New Fungicide Tool on the Way

BASF unveils Xemium as new active ingredient for disease control using a new mode of action.

Published on: Mar 3, 2011

The competition in the fungicide market is going to heat up in 2012 as BASF rolls out a new active ingredient - Xemium fungicide - to power an expanding line of fungicides. And the introduction will mark the first time a carboxamide family fungicide will be available for row crops.

"Xemium offers residual control as it moves into the plant," explains Ulf Groeger, global project leader, BASF. The company first discovered the carboxamide family in 1974, in 2003 BASF rolled out Boscalid in the family, but Groeger says Xemium is a "next generation" product offering a broader spectrum of control.

The company is using a strategy similar to its approach with the popular herbicide Kixor, introduced in 2010. In that approach, Kixor "powers" a range of herbicides. In the case of Xemium, the same will be true. Teamed with F500, the active ingredient in Headline fungicide, Xemium will be incorporated into three new products - Merivon fungicide, Priaxor fungicide and Systive fungicide for seed treatment.

Groeger explained the new fungicide molecule during a special media event in advance of the 2011 Commodity Classic, which opens Thursday, March 2, in Tampa, Fla. He explains that the new molecule binds to the plant for better enzyme-blocking activity while offering better mobility in the plant than previous fungicides in the class. "Xemium disrupts the energy supply of the disease and growth of fungal cells is stopped," Groeger says.

He explains this activity combined with high mobility gives the product both preventative and curative activity. And the product is active at lower concentrations as well.

When the product is applied to plant leaves, dew and rain can help it move deeper into the plant. However, even in dry conditions, Groeger says the product works its way into plant tissues.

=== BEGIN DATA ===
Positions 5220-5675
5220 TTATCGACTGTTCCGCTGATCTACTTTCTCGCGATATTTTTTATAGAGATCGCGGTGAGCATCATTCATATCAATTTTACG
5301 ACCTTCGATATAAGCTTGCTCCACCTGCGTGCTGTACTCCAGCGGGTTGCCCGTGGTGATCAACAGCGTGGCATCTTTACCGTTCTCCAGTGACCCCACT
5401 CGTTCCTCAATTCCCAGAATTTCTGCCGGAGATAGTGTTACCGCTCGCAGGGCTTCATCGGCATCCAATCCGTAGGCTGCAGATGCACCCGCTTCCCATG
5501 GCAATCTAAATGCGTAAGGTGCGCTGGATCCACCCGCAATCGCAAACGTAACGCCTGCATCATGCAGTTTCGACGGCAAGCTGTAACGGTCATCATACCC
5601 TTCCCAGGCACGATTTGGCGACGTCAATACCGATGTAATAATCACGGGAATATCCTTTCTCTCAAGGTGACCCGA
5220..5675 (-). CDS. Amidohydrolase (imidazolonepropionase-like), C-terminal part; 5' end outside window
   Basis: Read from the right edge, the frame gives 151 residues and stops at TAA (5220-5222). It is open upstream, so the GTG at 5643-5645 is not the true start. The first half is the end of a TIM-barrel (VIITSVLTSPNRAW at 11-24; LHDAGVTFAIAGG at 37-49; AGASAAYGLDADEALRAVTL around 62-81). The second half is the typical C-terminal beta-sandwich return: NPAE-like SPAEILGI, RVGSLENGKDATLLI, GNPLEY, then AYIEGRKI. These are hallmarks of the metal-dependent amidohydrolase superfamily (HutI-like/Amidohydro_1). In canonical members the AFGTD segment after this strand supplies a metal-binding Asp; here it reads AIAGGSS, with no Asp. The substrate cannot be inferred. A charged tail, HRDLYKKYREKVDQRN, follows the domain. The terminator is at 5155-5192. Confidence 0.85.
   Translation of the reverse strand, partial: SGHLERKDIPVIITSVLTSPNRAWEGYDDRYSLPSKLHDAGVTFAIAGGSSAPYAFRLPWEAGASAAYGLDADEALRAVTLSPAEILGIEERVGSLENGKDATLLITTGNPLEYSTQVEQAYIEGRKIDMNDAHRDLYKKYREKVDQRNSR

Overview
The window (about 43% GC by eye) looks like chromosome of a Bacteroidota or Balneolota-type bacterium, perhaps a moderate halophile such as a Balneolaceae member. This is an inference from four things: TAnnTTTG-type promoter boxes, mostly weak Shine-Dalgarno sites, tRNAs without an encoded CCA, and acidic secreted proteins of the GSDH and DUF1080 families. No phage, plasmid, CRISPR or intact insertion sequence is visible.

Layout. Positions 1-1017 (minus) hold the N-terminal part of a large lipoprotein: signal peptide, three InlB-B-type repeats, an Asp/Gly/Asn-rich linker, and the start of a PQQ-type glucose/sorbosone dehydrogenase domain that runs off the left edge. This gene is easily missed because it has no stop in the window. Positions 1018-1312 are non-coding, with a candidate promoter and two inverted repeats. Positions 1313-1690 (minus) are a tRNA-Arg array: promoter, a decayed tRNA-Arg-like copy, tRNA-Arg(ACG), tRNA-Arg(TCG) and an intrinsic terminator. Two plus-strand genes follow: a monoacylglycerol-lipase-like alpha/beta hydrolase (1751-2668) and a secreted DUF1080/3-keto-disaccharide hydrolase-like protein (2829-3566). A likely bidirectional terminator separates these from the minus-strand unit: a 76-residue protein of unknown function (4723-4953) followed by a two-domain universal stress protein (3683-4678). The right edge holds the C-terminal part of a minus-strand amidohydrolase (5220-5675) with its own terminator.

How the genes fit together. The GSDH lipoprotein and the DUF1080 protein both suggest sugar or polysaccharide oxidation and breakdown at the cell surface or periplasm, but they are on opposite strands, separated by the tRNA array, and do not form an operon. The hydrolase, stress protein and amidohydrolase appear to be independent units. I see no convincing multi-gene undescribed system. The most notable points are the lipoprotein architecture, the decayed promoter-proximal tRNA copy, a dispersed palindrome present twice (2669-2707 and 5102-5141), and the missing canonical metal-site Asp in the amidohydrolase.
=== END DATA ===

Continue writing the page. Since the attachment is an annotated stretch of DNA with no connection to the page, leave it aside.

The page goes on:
F500 pairing

Xemium will power three new products, but in all cases it will be teamed with F500 at different ratios.

Scott Walker, biology project manager, BASF, explains that Merivon fungicide will include Xemium and F500 at a 1-to-1 ratio. Priaxor will have F500 and Xemium at a 2-to-1 ratio with F500 the higher-volume component.

The products will have application both in specialty crops and row crops with Priaxor to be the row crop product. And it represents the first time a carboxamide-family fungicide will be offered to the row crop market.

Walker notes that Merivon shows solid control against apple scab and powdery mildew in apples. Both diseases are yield robbers with powdery mildew cutting crop value by as much as 50%. Merivon will be labeled for use on pome fruits and stone fruits and application ranges are being tested from 3 to 5.5 fluid ounces per acre.

He showed how Priaxor fungicide has performed in potato crops, offering enhanced early blight control over existing products including the company's own Endura fungicide. And it shows similar positive results for early blight in tomatoes too. Priaxor will be labeled for a range of row crops including cereals, corn, soybean, fruiting vegetables, the tuberous and corm vegetable subgroup, legumes and oil seed crops.

Nick Fassler, technical marketing manager, sees Priaxor being the preferred choice in the soybean market. "Headline AMP will remain a key product for use in corn, and Priaxor can be used in corn, however the residual control offered will be an advantage for soybeans," he says.

The final player in the mix is Systiva fungicide which is a seed treatment form of Xemium and is proposed for use on a wide range of crops including barley, corn, cotton, dried shelled peas and beans, edible podded legume vegetables, oat, peanut, rye, sorghum, soybean, sunflower, wheat and triticale seed.

Another benefit of Xemium fungicide is the enhanced ability to manage fungicide resistance. Adding a new mode of action to the control market with its high intrinsic disease control ability is a plus. "Research has been conducted on these individual products, and we have seen consistent performance because of the continuous protection provided by Xemium," Fassler notes.

BASF is currently going through the labeling process for Xemium, and anticipates that Merivon, Priaxor and Systiva will be available for season 2012.